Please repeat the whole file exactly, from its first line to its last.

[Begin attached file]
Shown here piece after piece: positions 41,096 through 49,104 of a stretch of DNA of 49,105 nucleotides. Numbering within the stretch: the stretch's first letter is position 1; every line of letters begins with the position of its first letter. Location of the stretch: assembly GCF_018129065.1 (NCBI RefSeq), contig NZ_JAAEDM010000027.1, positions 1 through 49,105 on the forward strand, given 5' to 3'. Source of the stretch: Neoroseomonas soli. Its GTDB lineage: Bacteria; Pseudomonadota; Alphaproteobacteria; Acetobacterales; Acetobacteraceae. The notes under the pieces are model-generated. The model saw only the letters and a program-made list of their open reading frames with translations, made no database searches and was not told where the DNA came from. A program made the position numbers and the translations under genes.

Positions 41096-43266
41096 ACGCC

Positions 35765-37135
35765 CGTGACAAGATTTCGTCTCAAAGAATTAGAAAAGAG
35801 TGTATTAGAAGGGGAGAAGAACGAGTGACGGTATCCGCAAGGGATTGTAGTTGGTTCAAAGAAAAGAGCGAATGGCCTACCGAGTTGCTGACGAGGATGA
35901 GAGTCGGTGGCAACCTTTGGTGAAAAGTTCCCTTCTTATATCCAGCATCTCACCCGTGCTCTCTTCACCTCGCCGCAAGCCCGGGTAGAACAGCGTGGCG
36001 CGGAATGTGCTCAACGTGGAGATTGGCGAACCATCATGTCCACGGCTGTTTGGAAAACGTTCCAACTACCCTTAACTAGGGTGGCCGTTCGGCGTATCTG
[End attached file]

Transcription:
Shown here piece after piece: positions 41,096 through 49,104 of a stretch of DNA of 49,105 nucleotides. Numbering within the stretch: the stretch's first letter is position 1; every line of letters begins with the position of its first letter. Location of the stretch: assembly GCF_018129065.1 (NCBI RefSeq), contig NZ_JAAEDM010000027.1, positions 1 through 49,105 on the forward strand, given 5' to 3'. Source of the stretch: Neoroseomonas soli. Its GTDB lineage: Bacteria; Pseudomonadota; Alphaproteobacteria; Acetobacterales; Acetobacteraceae. The notes under the pieces are model-generated. The model saw only the letters and a program-made list of their open reading frames with translations, made no database searches and was not told where the DNA came from. A program made the position numbers and the translations under genes.

Positions 41096-43266
41096 ACGCC

Positions 35765-37135
35765 CGTGACAAGATTTCGTCTCAAAGAATTAGAAAAGAG
35801 TGTATTAGAAGGGGAGAAGAACGAGTGACGGTATCCGCAAGGGATTGTAGTTGGTTCAAAGAAAAGAGCGAATGGCCTACCGAGTTGCTGACGAGGATGA
35901 GAGTCGGTGGCAACCTTTGGTGAAAAGTTCCCTTCTTATATCCAGCATCTCACCCGTGCTCTCTTCACCTCGCCGCAAGCCCGGGTAGAACAGCGTGGCG
36001 CGGAATGTGCTCAACGTGGAGATTGGCGAACCATCATGTCCACGGCTGTTTGGAAAACGTTCCAACTACCCTTAACTAGGGTGGCCGTTCGGCGTATCTG